Co-teaching...how do you make it work?

Discussion in 'General Education' started by orangetea, Mar 14, 2012.

  1. orangetea

    orangetea Connoisseur

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    We have received tentative classes for next year, and I think I will be co-teaching an elementary algebra class with a special educator who is licensed in middle school math. This class is for students who aren't ready for CP Algebra 1. It's a very basic middle school level algebra class.
    I'm a little nervous about this. I don't want her to be sitting in the back of the room doing nothing. We probably won't have time to plan together often.
    Is she supposed to pull special education students aside? (But I believe most of the class is special ed students) How is this supposed to work in a math class that is mostly lecture-based? If we are sharing the lecturing (I demonstrate one topic and she demonstrates another), how is this actually beneficial to the students? This is my main question and concern. This is part of the reason why I don't agree with co-teaching. I think it would be more helpful to have a pull out period, like there is for some of my current students.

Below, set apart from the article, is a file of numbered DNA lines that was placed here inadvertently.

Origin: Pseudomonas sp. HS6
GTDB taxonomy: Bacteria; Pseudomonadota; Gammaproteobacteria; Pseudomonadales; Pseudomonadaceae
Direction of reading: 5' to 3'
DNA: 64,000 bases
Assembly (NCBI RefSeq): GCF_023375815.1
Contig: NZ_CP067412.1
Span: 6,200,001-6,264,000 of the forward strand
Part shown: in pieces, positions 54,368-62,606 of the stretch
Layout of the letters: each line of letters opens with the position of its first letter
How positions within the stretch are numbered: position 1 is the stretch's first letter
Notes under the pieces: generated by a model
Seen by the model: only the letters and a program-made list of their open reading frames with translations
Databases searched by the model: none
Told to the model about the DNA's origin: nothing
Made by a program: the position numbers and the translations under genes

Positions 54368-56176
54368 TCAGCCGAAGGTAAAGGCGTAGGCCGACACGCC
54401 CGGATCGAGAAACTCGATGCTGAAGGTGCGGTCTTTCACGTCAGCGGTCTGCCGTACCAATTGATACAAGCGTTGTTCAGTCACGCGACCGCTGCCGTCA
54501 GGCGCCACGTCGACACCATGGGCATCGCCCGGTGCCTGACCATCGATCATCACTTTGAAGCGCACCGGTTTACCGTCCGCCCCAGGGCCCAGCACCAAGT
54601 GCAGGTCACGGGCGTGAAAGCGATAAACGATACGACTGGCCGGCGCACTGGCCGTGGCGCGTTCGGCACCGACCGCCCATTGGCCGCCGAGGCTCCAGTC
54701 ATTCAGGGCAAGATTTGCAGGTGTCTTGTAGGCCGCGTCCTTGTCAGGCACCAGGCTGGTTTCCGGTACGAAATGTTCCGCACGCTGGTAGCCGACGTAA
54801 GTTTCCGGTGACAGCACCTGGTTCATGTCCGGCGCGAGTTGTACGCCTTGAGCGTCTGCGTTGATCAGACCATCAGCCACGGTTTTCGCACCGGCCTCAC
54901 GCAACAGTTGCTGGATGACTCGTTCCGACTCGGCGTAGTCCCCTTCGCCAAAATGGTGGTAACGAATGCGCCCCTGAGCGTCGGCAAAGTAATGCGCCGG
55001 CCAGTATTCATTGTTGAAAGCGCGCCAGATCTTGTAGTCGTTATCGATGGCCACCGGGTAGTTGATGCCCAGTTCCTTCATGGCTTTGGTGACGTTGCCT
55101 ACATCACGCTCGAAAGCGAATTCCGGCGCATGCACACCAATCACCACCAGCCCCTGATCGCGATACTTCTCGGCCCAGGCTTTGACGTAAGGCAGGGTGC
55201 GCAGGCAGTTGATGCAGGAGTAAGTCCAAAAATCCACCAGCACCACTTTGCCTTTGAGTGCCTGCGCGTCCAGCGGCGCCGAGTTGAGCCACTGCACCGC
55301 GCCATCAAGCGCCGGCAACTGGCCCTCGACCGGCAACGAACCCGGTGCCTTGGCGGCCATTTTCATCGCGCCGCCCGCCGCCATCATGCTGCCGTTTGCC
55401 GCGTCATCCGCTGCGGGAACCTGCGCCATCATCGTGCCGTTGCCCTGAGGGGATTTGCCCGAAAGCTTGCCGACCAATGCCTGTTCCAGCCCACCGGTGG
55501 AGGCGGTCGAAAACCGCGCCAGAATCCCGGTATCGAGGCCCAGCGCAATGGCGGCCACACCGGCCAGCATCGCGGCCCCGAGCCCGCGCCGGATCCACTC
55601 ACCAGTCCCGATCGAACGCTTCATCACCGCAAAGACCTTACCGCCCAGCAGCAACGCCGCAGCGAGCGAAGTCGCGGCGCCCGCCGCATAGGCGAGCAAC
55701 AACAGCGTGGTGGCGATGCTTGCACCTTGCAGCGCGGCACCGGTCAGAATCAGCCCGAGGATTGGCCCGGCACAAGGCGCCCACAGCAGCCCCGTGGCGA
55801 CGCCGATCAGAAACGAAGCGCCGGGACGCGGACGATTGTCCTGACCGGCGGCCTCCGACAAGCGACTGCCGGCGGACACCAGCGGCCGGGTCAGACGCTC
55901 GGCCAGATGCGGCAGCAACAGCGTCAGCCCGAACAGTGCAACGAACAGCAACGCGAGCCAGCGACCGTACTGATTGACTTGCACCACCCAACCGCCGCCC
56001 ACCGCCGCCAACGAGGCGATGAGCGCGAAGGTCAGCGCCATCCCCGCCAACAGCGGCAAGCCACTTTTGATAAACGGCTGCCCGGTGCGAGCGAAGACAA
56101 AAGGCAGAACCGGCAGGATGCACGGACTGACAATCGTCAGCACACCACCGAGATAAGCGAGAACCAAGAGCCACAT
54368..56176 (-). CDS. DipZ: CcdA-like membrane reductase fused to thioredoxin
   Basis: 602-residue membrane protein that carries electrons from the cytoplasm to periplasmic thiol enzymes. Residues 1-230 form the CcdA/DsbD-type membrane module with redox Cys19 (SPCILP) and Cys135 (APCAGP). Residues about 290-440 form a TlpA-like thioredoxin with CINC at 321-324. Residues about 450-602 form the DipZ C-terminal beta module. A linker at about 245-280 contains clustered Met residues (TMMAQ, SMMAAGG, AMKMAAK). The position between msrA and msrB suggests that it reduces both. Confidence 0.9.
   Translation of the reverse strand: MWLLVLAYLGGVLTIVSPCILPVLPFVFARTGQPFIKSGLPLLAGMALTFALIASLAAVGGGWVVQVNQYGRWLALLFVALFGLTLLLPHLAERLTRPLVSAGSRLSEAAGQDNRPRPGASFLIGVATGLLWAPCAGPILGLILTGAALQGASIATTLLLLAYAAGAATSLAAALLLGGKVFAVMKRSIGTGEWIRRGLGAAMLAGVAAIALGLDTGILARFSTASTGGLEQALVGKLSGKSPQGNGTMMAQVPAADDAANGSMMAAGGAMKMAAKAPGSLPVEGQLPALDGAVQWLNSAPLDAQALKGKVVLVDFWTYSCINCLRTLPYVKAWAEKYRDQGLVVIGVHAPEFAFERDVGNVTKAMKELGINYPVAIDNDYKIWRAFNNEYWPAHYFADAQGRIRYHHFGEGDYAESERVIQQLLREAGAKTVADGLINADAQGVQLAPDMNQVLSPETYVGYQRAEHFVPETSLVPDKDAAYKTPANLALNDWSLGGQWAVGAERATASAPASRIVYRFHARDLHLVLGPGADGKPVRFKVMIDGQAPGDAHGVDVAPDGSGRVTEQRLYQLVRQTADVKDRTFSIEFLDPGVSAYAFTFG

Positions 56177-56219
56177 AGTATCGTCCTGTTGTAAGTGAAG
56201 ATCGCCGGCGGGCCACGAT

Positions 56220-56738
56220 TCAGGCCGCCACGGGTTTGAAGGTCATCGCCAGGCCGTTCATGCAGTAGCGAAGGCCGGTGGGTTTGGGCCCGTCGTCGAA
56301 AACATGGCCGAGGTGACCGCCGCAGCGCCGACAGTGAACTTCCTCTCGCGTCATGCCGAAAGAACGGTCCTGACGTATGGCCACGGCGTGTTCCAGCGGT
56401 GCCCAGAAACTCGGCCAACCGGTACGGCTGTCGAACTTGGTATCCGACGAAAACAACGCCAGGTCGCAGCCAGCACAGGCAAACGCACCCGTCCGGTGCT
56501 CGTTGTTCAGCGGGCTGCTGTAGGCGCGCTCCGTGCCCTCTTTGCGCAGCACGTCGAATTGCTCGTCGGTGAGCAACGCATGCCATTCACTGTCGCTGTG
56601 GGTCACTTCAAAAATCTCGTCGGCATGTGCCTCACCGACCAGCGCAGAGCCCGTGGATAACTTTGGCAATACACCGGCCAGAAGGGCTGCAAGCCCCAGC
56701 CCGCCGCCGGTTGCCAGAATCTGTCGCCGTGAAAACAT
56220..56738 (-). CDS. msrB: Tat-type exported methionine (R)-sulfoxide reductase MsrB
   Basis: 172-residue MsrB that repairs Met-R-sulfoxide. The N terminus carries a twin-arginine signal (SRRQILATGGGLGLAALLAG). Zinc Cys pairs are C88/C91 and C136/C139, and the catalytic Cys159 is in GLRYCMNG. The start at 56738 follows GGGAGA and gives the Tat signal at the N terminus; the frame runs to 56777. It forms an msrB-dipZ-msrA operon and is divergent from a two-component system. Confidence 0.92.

I think I'll talk to the other teacher who teaches elementary algebra too. I already know the lady I'll be co-teaching with. She's very nice and professional. She also has decent math knowledge (enough to help teach the class at least) because she's certified to teach middle school.
     
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  3. JustMe

    JustMe Virtuoso

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    We don't make it work. It's horrible! But others can share their positive experience and advice, I am sure. :)
     
  4. orangetea

    orangetea Connoisseur

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    Yikes! What are the major problems? Is it usually a personality clash or just the fact that the co-teaching model doesn't work?
     
  5. AZMrs.S

    AZMrs.S Cohort

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    I've been interested to learn how this teAching arrangement works too, hopefully others will have some helpful advice :)
     
  6. JustMe

    JustMe Virtuoso

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    Not a personality clash, for sure.

    Co-teaching requires planning, yet my "co-teacher" has never once came to a curriculum planning meeting, never comes to our team's daily planning period, misses half or more of faculty meetings for sports, has never contributed a lesson idea much less taught a lesson, has never modified an assignment and only maybe five times has provided accomodations (yeah, lovely...right?), has never scored assignments, has never written up a student... It's horrible.
     
  7. Ron6103

    Ron6103 Habitué